Crossword clues for carbine
Longman Dictionary of Contemporary English
The Collaborative International Dictionary
Carbine \Car"bine\, n. [F. carbine, OF. calabrin carabineer (cf. Ot. calabrina a policeman), fr. OF & Pr. calabre, OF. cable, chable, an engine of war used in besieging, fr. LL. chadabula, cabulus, a kind of projectile machine, fr. Gr. ? a throwing down, fr. ? to throw; ? down + ? to throw. Cf. Parable.] (Mil.) A short, light musket or rifle, esp. one used by mounted soldiers or cavalry.
Douglas Harper's Etymology Dictionary
short rifle, 1580s, from French carabine (Middle French carabin), used of light horsemen and also of the weapon they carried, of uncertain origin, perhaps from Medieval Latin Calabrinus "Calabrian" (i.e., "rifle made in Calabria"). A less-likely theory (Gamillscheg, etc.) connects it to Old French escarrabin "corpse-bearer during the plague," literally (probably) "carrion beetle," said to have been an epithet for archers from Flanders.
n. A rifle with a short barrel.
n. light automatic rifle
A carbine ( or ), from French carabine, is a long arm firearm but with a shorter barrel than a rifle or musket. Many carbines are shortened versions of full-length rifles, shooting the same ammunition, while others fire lower-powered ammunition, including types designed for pistols.
The smaller size and lighter weight of carbines make them easier to handle. They are typically issued to high-mobility troops such as special-operations soldiers and paratroopers, as well as to mounted, artillery, logistics, or other non-infantry personnel whose roles do not require full-sized rifles, although there is a growing tendency for carbines to be issued to front-line soldiers to offset the increasing weight of other issued equipment. An example of this is the US Army's M4 carbine, which is standard-issue.
Carbine (1885–1914), was an outstanding New Zealand bred Thoroughbred racehorse, who competed in New Zealand and later Australia. During his racing career he won 30 stakes or principal races. Owing to his performance on the track and his subsequent achievements as a sire, he became one of five inaugural inductees into both the New Zealand Racing Hall of Fame and the Australian Racing Hall of Fame.
A Carbine is a long arm firearm with a shorter barrel than a rifle or musket.
The word may also refer to:
Usage examples of "carbine".
The French cavalrymen, more used to the sword than the carbine, were aiming high, but that common fault was small consolation amidst their bullets.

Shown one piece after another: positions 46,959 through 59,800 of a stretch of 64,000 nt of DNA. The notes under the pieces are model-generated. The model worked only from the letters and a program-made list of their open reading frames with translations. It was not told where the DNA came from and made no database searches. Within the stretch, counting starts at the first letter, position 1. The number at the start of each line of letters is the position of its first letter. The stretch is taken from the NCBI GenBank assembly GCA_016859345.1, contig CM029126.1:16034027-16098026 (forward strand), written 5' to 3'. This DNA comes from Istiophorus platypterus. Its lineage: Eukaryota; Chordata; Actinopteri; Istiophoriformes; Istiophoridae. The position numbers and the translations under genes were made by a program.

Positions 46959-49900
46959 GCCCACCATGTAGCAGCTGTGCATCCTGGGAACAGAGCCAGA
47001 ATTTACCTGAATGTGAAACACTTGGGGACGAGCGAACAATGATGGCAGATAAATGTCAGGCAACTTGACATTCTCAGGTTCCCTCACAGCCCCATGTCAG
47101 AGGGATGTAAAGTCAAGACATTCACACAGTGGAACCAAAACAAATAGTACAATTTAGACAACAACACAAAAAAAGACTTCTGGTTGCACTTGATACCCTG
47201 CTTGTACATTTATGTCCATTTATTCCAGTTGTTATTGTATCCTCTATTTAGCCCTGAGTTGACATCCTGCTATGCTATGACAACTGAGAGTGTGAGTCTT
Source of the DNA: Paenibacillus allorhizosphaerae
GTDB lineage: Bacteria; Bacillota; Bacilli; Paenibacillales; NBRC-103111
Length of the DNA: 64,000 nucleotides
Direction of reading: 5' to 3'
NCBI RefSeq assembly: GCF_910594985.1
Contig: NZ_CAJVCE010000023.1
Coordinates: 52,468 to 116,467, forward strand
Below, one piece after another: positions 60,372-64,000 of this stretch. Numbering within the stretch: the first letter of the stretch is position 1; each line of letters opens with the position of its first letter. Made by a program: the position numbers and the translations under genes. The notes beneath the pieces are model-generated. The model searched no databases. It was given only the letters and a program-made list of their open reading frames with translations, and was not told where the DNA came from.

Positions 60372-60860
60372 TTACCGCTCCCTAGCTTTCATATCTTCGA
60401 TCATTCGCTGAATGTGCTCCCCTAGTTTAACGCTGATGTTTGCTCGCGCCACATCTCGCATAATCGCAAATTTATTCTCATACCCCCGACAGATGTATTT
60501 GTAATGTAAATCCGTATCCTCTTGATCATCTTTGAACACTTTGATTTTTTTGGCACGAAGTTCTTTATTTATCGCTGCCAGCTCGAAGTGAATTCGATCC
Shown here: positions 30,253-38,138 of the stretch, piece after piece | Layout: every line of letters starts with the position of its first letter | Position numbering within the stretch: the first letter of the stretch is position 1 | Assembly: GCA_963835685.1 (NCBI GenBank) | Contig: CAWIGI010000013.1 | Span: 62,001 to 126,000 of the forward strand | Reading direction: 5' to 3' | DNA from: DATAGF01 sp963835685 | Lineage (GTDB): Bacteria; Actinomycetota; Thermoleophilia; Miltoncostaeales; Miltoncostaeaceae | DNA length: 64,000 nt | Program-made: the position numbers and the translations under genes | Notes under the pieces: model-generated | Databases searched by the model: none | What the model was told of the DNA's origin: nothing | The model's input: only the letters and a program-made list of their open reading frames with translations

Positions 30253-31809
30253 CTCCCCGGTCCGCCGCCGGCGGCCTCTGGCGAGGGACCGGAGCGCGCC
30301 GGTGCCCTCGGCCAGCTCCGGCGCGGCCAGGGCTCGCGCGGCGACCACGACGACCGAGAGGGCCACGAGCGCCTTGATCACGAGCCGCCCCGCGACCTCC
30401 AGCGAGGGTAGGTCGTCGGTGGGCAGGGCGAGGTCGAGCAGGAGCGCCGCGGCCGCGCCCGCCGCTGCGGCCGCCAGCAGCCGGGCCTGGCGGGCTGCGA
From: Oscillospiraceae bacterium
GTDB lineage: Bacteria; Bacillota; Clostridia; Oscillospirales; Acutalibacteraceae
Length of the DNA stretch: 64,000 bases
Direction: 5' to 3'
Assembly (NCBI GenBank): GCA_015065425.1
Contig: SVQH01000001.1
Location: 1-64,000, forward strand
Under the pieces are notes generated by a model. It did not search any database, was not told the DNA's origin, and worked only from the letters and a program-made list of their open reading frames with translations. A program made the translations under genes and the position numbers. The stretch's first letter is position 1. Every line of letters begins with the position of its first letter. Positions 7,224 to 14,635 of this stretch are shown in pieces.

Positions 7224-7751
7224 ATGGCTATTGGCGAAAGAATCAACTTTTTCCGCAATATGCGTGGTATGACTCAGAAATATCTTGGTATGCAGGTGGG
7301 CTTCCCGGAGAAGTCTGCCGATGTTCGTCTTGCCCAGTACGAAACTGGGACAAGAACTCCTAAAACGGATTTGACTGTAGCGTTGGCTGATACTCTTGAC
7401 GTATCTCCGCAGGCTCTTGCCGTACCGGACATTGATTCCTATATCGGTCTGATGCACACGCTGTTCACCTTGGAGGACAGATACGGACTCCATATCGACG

Think you, Donald, Bedel of the Warrens, that we can expel them with claidheammors and carbines?
The Carbine bucked as he pulled the trigger, the bullets biting into the lip of the brick wall, spraying dust and chunks of brick in every direction.
And I set aside childhood and practiced as best I could and as best my kyn would allow me with claidheammor and skean and carbine, though it was seldom indeed I could cozen a clannsman into allowing me to use his firearm.
Armed with a carbine and a pair of pistols, I ran about the town with the others, in quest of the enemy, and I recollect how disappointed I was because the troop to which I belonged did not meet one policeman.
He had changed his uniform for a goatskin, wore hobnailed shoes, a belt full of pistols, and carried a heavy carbine.
The knifers would come with their deadly machetes, and backing them, Panchez and the men with carbines would complete the mopping-up process.
The others were awake: Peterson lacing up his boots, McCloy shaving by flashlight at the makeshift washstand outside, Lemmon wiping the dampness from his carbine, Tester doing the same to his rare and precious SK-50, a submachine gun he had acquired because his pistol seemed an inadequate means of self-defense.
His maser carbine had picked them off one at a time under the horrified eyes of the Nicholls family.
Powel made a frantic lunge for the maser carbine in the saddle holster.
Each time, Darcy killed them with a single shot from his maser carbine.
Campbell looked around at Grant, who moved beside him, and now Porter began to move as well, and on both sides the carbines were raised a bit higher.
Their peakless caps were cocked at a rakish angle and short carbines dangled behind their shoulders.
From prudential motives they did not allow themselves to straggle, and by instinct they kept a look-out over the undulating plains to the eastward, ready with their loaded carbines.
Besides the common weapons of the peasants there was a puncheon half full of pistols and petronels, together with a good number of muskets, screw-guns, snaphances, birding-pieces, and carbines, with a dozen bell-mouthed brass blunderbusses, and a few old-fashioned wall-pieces, such as sakers and culverins taken from the manor-houses of the county.